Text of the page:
Those Judas Goats, along with a few sheep, will labour to bring in as many warm bodies as they can.

The publishing site, when it is more scam than publishing adopts a particular Ponzi style which always works.

No matter how many times the Ponzi is discussed, no matter how many articles are written, people ALWAYS fall for the Ponzi.

How the Rip Off Works

There is an invitation from the 'satisfied' customer, Judas Goat.

"Join RIPWRITE! www.ripwrite.com/1234 You get paid for Everything! For Items you write! For Likes! Comments! It's a great site. I've been paid Four Times!"

Lamb sees this comment and joins, maybe using Judas Goat's number. Lamb posts and posts, and likes and comments, and reaches the 'redemption' in good time and is Paid!

For the basic tenet of a Ponzi is that Everyone is Paid the 1st Time.

This turns Lamb into a supporter of the site, a defender, and sometimes a Goat. Because if Lamb uses his/her code and brings in ten other users, Lamb will be paid again. If Lamb does not bring in other users. Lamb will NOT be paid that second time.

The owners of the site; in this case; RipWrite, gain more money for ads on their pages, because of their increasing base. The site which has one hundred visitors a day does not earn as much as one have one thousand, nor does the one having one thousand earn as much as those which have ten thousand hits every day.

The money earned is paid to every first time user. The remainder is divided amongst those who brought in ten new users who are writing this month. Those who have brought in no other users and who live in 3rd and 4th world countries are not paid.

This non-payment occurs once the site has reached the level of popularity worked out by the owners and is based on how many members are currently active, how many hits are received each day.

Often, the users who are not paid are told it is a glitch, that they will be paid, and so continue to write.

The user who is not paid and complains in a public forum will be attacked by Goats and those who are 'always' paid.

As the site grows larger, more people are not paid, and eventually, the site disappears and the Owners count the money.

Some sites will capture good work, and the owners will plagiarise it and publish it on other sites. Often new sites the Owners begin to repeat their rip.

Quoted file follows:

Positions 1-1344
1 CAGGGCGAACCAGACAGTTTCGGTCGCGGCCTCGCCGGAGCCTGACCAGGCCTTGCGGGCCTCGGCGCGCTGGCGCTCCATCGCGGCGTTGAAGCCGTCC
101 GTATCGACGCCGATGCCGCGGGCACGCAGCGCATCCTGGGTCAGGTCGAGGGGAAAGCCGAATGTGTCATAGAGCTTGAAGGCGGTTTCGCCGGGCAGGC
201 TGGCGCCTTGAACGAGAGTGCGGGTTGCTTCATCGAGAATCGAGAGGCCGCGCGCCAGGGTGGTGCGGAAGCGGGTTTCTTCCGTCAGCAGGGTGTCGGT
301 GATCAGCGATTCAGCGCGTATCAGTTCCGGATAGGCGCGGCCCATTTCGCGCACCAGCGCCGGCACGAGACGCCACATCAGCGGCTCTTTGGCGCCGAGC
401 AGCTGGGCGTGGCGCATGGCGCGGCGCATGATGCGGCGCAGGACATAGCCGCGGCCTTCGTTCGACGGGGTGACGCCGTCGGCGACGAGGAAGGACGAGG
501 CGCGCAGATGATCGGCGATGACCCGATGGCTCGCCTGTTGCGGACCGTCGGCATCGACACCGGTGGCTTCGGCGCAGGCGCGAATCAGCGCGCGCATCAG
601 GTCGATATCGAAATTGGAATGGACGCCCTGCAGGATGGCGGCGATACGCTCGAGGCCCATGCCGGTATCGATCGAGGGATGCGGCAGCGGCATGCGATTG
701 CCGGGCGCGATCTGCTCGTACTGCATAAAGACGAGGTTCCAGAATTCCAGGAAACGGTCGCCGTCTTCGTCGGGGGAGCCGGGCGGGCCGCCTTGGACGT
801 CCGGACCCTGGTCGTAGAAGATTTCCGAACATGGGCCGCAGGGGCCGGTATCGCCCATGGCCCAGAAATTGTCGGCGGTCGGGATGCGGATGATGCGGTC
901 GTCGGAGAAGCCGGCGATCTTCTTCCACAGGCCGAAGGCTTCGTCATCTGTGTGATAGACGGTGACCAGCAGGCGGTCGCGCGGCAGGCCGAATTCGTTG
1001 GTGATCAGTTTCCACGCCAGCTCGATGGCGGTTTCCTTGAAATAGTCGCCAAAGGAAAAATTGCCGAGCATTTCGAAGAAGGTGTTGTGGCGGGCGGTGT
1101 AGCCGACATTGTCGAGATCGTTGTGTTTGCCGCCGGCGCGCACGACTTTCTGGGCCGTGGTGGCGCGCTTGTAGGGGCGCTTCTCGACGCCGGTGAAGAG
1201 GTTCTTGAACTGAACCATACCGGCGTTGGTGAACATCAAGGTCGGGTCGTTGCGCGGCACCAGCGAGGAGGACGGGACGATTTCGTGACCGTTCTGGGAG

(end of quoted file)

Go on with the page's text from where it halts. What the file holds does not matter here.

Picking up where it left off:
The plagiarised work is used to fool advertisers.

A new site begins, there are one hundred excellent posts, all plagiarised from the first site, all posted under false names, and the Goats go to other sites;

"Join NewWord! It's a Great Site! It pays for articles, it pays for comments!"

New Lambs enter, read the good work, post their own, and that work replaces the original plagiarised items so that within a month, those items have been removed.

The Advertisers see the inrush of new members, see how many hits the site gets, and pays the owners.

The owners pay every one who has joined NewWord that first time, and then, over time, repeats the non-payment of members who drop out, and complain, and are attacked by Goats and those who were 'always paid.'


What Do You Do?

Let us suppose you join a publishing site. You know nothing about the Owners, nothing about its policy. All you know is that it says it pays you 1c for every 6 views.

You write, you get views, comments, and you earn the redemption and are paid.

All you can honestly say is that you were Paid Once.

You continue to write, and it seems more difficult to gain that redemption, so you should be alert that maybe you are writing for a rip off site. You don't know, but be aware.

You see an item on another site in which the writer claims not to have been paid, take it as a warning. Do NOT attack that person. This is because you don't know. You don't control the site. You don't know if that writer was ripped off or not. So stay out of it.

Maybe you are paid the second time, maybe you are not. You don't control it. So do not become a Shill. Do not invite people onto a site you don't own. It is simple.

Sure, you can put up your code and bring people in... but be honest...and don't make assumptions.

If you belonged to a site for four months and were paid four times, then say that. No more.

Or else you are responsible for other people being ripped off.

Comments

    0 of 8192 characters used
    Post Comment

    No comments yet.

    working